Use of Predicates
The 510(k) Working Group found that CDRH has a current practice which allows for the use of some types of predicates that may not be appropriate. See Section, Finding, 5.1.2 Report at page 55. The Working Group further highlighted concerns that at least twenty five percent of the submitters were citing devices that were cleared at least five years before the time of submission and that eight percent of the most recent submissions cited predicates that were submitted over ten years ago. In addition to the predicate age, the 510(k) Working Group identified that submitters sometimes cite "poorly performing predicates" and even cite devices that have been withdrawn from the market. Report at 56. The Working Group recommended that the CDRH consider developing a guidance document as to when a device should no longer be available as a predicate. The Group recommended that the CDRH consider issuance of a regulation to define the scope grounds and appropriate procedures to fully or partially rescind a Section 510(k) clearance. The Working Group also found the use of so-called split predicates was a concern. Report at 58. "The term "split predicates" refers to a situation in which a 510(k) submitter is attempting to split the 510(k) decision-making process by demonstrating the new device has the same "intended use" as one predicate and "the same technological characteristics as another predicate". Though there are clearly differences of opinion in the FDA on split predicates and their relative helpfulness, the FDA acknowledges these differences have led to inconsistent treatment of 510(k) submissions. Additionally, there seems to be confusion as to the use of so-called "split"or "multiple predicates". The Working Group recommended that the CDRH develop a guidance document on the appropriate use of more that one predicate and the misuse of multiple predicates. Report at 62.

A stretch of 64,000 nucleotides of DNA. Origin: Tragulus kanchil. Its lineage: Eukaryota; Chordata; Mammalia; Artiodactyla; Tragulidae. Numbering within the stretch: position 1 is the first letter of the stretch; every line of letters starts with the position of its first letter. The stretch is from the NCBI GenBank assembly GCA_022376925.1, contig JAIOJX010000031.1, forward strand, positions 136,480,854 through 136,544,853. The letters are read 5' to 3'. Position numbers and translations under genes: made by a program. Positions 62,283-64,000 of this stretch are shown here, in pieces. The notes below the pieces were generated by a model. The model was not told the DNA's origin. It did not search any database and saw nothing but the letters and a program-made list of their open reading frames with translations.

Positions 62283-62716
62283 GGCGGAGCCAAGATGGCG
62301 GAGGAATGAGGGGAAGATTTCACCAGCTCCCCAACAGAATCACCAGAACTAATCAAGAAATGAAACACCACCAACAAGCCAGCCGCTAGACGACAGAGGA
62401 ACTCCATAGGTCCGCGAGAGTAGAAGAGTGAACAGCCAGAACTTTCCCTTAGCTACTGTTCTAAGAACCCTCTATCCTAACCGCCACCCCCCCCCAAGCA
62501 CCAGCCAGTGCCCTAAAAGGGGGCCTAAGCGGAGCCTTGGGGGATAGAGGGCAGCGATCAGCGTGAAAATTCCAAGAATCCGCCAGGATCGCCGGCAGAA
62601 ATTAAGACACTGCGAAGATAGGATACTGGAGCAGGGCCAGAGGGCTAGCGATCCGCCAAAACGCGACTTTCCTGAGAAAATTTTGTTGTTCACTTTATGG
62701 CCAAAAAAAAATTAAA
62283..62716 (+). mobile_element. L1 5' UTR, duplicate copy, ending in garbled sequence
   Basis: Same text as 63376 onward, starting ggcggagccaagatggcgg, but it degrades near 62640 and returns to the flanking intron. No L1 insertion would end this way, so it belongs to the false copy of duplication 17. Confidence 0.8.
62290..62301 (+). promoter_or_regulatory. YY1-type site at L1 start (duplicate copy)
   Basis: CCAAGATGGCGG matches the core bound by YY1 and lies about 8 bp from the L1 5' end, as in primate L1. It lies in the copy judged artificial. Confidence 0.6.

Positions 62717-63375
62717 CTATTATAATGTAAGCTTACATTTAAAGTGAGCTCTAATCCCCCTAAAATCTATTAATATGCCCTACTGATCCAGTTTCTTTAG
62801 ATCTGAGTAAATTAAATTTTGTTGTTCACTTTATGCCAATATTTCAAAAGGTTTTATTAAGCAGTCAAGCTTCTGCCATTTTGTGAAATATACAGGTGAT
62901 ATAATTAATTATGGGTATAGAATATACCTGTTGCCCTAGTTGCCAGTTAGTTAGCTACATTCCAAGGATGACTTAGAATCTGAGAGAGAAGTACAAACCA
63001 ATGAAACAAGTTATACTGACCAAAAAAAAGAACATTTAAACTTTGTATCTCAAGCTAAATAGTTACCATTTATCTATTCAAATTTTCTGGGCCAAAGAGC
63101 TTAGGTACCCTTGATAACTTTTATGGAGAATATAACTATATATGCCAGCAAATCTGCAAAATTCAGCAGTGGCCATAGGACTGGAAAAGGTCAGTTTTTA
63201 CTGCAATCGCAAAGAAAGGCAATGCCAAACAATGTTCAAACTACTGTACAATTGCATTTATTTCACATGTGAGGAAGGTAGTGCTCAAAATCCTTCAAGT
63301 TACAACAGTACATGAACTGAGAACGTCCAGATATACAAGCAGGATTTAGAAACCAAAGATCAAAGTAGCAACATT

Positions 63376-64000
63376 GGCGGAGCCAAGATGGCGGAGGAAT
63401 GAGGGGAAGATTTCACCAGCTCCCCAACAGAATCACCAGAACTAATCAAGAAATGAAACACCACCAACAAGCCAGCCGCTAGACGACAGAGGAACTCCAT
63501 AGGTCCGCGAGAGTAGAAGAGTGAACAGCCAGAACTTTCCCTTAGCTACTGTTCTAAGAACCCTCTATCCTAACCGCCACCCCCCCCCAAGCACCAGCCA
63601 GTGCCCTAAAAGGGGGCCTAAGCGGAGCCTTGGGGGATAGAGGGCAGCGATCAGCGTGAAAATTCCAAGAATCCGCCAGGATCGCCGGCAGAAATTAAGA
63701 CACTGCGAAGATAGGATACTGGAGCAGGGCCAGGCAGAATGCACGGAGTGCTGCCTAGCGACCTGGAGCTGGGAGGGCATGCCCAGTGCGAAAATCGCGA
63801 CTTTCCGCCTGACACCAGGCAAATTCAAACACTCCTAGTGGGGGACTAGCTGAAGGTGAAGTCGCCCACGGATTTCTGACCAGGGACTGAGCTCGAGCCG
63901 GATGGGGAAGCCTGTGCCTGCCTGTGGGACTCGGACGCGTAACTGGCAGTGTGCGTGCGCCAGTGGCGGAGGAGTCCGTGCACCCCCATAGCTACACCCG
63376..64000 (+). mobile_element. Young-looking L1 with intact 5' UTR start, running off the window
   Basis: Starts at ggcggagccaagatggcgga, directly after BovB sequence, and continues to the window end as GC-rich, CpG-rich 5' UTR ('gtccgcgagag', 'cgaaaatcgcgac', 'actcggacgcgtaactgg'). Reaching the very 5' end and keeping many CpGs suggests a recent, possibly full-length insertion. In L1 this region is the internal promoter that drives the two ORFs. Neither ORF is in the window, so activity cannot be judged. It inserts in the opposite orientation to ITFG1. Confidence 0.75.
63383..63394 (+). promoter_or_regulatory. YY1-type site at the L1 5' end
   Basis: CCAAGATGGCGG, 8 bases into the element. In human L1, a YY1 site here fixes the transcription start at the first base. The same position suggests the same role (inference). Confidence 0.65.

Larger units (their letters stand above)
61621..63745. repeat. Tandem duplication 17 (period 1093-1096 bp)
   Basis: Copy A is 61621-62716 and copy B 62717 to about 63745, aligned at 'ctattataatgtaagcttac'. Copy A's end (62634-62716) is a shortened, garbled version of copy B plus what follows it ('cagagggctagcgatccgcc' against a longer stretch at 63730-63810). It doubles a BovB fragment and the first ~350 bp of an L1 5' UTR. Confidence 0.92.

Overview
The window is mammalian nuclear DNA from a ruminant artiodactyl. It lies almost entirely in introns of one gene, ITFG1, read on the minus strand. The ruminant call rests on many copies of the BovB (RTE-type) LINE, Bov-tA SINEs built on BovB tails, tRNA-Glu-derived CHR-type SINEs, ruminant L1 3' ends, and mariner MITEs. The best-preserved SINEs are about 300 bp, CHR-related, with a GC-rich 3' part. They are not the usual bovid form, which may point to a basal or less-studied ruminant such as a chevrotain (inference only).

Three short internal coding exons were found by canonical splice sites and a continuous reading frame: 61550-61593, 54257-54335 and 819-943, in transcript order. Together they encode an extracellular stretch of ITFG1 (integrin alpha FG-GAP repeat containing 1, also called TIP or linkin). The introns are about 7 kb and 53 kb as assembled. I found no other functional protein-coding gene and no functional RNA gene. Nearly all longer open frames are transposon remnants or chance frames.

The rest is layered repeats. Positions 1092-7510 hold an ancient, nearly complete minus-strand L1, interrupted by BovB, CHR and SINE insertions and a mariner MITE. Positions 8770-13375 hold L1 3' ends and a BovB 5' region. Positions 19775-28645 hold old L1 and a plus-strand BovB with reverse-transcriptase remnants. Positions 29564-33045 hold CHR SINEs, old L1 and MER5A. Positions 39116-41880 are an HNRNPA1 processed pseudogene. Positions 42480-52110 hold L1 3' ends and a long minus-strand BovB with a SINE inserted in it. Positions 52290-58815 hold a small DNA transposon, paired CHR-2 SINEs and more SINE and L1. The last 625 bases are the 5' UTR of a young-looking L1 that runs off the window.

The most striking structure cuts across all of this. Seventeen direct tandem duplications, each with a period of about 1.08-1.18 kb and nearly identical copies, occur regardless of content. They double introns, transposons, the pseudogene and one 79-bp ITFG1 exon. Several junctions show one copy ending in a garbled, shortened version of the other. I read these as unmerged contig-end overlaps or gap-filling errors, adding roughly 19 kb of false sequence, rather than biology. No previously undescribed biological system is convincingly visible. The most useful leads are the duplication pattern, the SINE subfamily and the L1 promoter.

De Novo Classification Process
For devices for which there are no predicate, but whose risks may not warrant a PMA approach, the "de novo classification process" was established. The CDRH guidance provided in applicable part that "in order to be places in Class I or Class II under the evaluation of 'Automatic Class III' Designation provision a device must first have been reviewed in connection with a 510(k) pre-market notification" Report at 64. The longer 510(k) working Group examined the longer time frames for 'de novo classification' and noted understandably that one limiting factor is that CDRH conducts a full 510(k) review prior to initiating the 'de novo' process. Accordingly, the 510(k) Working Group recommended that CDRH revise the existing guidance to streamline the current implementation of the de novo classification process and clarify its evidentiary expectations for de novo requests. Report at 66. The Group encouraged pre-submission engagement between submitters and review staff.
Disclosure to FDA of all Updates
Under current FDA regulations and guidance, a manufacturer is not required to submit a new 510(k) for a device modification unless the modification "could significantly alter the safety or effectiveness of the device". 21 CFR 807.81(a)(3). As a result, the CDRH does not always have complete information about the current functions and features of devices. Although submitters are encouraged to submit a list of modifications, there is no requirement to do so. According to the Report, a new 510(k) is required for even changes which may have a positive effect. In order to address ‘unreported device modifications' which may be occurring without adequate level of regulatory oversight, the Working Group has recommended that CDRH revise existing guidance to "clarify what types of modifications warrant a new 510(k) and for those modifications that do warrant a new 510(k), what modifications are eligible for a Special 510(k). Report at 69, In this connection, the Working Group recommended that CDRH explore the feasibility of requiring each manufacturer to provide regular, periodic updates to the Center listing any modifications made to a device without the submission of a new 510(k) and explaining why the modification did not require a 510(k).
"Further Definitions as to Submissions"
A 510(k) submission must, among other things, contain pursuant to 21 C.F.R. 807.87 and various FDA guidance documents6: